Talk:Invulnerability colormap bug


A screenshot. That's a very good idea — it makes the article more self-contained. Ryan W 21:04, 23 Jun 2005 (UTC)


COLORMAP controls the invulnerability powerup's colouring effect. COLORAMP is only applied to the player's view window. But it does not affect the sky presumably because it is also used for light diminishing. And having the sky be changed by sector lighting would look weird.

PLAYPAL would not be desirable because this affects everything. Viewing the automap, status bar and menus would be horrible. And it'd also be subject to being removed by gamma change (F11)

g6672D 16:24, 20 January 2007 (UTC)

But that's what the article says ... ? Fraggle 02:38, 21 January 2007 (UTC)

No details![edit]

But it doesn't tell you why it's known to be a bug. It also doesn't state why it occurs.

Hmm. Lets look at linuxdoom 1.10 (GPL). R_DrawPlanes() in r_plane.c:401:
// Sky is allways drawn full bright,
//  i.e. colormaps[0] is used.
// Because of this hack, sky is not affected
//  by INVUL inverse mapping.
dc_colormap = colormaps;
Here, dc_colormap is a variable that will be used by R_DrawColumn (which will draw a single vertical slice of any wall, sprite, or sky). On the other hand, regular flats when handled in R_DrawPlanes eventually pass control to R_MapPlane() in r_plane.c:161:
    if (fixedcolormap)
	ds_colormap = fixedcolormap;
	index = distance >> LIGHTZSHIFT;
	if (index >= MAXLIGHTZ )
	    index = MAXLIGHTZ-1;

	ds_colormap = planezlight[index];
fixedcolormap is set (see p_user.c:363, where it's first set in the player struct) to non-zero when invuln or lite amp is active, giving precedence to invuln. So there are two override rules for colormap at work here; one originating in p_user.c:363 sets the inverse colormap for invuln, or, if no invuln, the full brite colormap for lite amp. This is applied to just about everything visible. The second, in r_plane.c:401, sets the fullbrite colormap always, applied only to sky textures. However, the second doesn't even look to see if the first is active; the sky codeblock doesn't examine fixedcolormap at all before setting fullbrite, unlike all other wall, sprite, and flat rendering. Unless I've missed something (which is highly likely; the source is a mess and I'm not very familiar with it), there doesn't appear to be any particular indication that this was a mistake other than the one comment given. I'm inclined to think it's not a bug, as it is very obvious and certainly would have shown up at some point during testing, and fixing it is very simple; the sky code in R_DrawPlanes() simply needs to check fixedcolormap before setting fullbrite. If it was a bug I think it certainly would have been fixed by 1.9. 22:47, 14 September 2007 (UTC)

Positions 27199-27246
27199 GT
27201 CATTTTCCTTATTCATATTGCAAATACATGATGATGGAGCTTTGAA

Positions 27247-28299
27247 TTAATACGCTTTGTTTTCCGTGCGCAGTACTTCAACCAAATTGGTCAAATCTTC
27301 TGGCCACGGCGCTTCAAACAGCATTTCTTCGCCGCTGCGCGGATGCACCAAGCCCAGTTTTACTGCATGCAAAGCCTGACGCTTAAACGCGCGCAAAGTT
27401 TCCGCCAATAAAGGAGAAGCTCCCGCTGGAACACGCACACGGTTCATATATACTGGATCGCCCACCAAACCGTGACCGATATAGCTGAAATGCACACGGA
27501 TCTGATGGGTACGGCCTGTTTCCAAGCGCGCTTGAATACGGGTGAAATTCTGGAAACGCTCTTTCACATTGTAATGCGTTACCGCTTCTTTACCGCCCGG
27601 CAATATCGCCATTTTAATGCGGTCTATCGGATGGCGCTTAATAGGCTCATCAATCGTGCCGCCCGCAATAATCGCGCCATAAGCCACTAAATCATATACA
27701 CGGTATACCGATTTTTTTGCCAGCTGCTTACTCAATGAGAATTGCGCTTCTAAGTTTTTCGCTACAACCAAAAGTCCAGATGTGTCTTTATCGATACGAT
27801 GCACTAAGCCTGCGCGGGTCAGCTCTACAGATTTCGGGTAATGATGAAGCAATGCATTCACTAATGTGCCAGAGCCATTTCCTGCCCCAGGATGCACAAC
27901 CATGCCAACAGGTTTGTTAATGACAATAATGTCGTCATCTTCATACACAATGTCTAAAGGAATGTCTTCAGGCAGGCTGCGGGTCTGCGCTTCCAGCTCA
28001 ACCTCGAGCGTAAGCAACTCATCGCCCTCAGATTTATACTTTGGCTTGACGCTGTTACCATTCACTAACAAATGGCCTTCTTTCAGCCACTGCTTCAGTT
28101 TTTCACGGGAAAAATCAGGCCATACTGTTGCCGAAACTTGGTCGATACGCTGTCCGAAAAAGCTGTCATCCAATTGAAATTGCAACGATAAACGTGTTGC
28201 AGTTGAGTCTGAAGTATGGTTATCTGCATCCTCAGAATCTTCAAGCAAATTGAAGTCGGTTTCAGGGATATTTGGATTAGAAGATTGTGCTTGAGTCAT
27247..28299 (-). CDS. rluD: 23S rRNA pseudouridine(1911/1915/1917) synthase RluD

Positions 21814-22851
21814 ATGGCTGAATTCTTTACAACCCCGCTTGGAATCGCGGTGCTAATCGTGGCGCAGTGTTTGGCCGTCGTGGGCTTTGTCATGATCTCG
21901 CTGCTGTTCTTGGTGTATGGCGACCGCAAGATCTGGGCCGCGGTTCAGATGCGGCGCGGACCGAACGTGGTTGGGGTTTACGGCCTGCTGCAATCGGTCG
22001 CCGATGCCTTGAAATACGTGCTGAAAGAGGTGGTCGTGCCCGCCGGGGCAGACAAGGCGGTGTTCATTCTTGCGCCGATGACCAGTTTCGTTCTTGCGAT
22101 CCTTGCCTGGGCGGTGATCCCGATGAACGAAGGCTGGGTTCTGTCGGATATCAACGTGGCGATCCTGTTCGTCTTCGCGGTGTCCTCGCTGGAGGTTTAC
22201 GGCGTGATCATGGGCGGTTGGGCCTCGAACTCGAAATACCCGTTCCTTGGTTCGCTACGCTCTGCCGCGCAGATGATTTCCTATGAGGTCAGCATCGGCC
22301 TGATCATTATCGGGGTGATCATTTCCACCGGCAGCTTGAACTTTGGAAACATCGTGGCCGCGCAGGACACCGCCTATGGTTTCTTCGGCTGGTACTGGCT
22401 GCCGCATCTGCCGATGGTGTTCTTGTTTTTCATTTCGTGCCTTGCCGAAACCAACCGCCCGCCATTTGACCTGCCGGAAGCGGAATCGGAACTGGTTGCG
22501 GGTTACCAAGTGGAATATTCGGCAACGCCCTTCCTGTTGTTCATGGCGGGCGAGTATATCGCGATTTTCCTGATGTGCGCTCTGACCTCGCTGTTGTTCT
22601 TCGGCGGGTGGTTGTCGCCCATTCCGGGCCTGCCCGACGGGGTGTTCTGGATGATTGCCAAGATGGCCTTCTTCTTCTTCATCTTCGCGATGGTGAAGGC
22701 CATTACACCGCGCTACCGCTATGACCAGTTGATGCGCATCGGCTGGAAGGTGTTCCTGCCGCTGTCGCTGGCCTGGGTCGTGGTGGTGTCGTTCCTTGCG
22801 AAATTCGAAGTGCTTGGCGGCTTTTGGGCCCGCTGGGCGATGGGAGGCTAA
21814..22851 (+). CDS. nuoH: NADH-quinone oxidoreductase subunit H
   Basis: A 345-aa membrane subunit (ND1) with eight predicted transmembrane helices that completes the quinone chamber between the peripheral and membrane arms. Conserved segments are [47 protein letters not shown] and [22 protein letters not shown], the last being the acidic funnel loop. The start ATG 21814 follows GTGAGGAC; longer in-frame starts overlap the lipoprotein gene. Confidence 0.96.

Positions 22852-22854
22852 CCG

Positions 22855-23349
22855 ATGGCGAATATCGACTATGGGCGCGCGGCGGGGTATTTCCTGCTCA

While I personally am forced to approach bugs from a non-programmer's perspective, I see several possible objections to your reasoning:
  • That comment (indeed many of the comments) could well have been added during the code release, which means the exact location of the bug may or may not have already been known.  There is at least one other example of a copy-paste typo surviving until after v1.9.
  • Doom change log and Masters of Doom (the book itself, not our article) suggest that, after the registered version was finally finished, the list of priorities was "fix fatal bugs" followed by "fix bugs materially affecting gameplay" followed by "fix the — oh shit, time to work on Quake instead.  Talk to the hand."  So no, it wouldn't necessarily have been addressed by v1.9.
  • If you look in the original 3 episodes, there are surprisingly few places where the player typically views large chunks of the sky while invulnerable.  Maybe they really didn't notice!  (I realize this doesn't excuse ignoring it after the release, when 5 million new playtesters were suddenly acquired.)
  • People who know C insist that checking for array overflow is a completely straightforward procedure, yet in case after case it turns out not to be done in the Doom code.  Should we therefore say that all the overflow-related problems aren't bugs, because they must have been obvious at the time?
Mind you, it's always good when this kind of analysis is added to one of our technical articles, even on the talk page.   :>      Ryan W 04:13, 15 September 2007 (UTC)
Lots of good thoughts; there are certainly a number of possible answers here. I of course can't be conclusive, but one thing I think, is that there's not enough information to support "this was found to be a bug after the release of the source code." as in the article text. Maybe a weaker statement would be appropriate? Either that or whoever found the better evidence that I missed could explain it. 06:06, 15 September 2007 (UTC)
In certain cases, a few source port authors have been staring at these articles since 2005 without "being conclusive", so I suspect that the rest of us needn't feel ashamed quite yet.  :>   About the statement you quote, I entirely agree.  (In general, a remark of the form "the community changed its opinion at such-and-such a time" is IMHO tricky to work with.  It is quite difficult to get a consensus judgement on the present, let alone when the leading lights of the group have had an extra 2-8 years to drift away from Doom for whatever reason.)    Ryan W 07:32, 15 September 2007 (UTC)
I certianly think this is a bug. Why would the programmers purposefully leave the sky like that? Then again, the fix is extremely obvious, so it couldn't have been that it was too hard to fix. All you would have to do is change this:

dc_colormap = colormaps;

to this:

dc_colormap = ((fixedcolormap)?(fixedcolormap):(colormaps));

-Wagi 15:27, 17 January 2008 (UTC)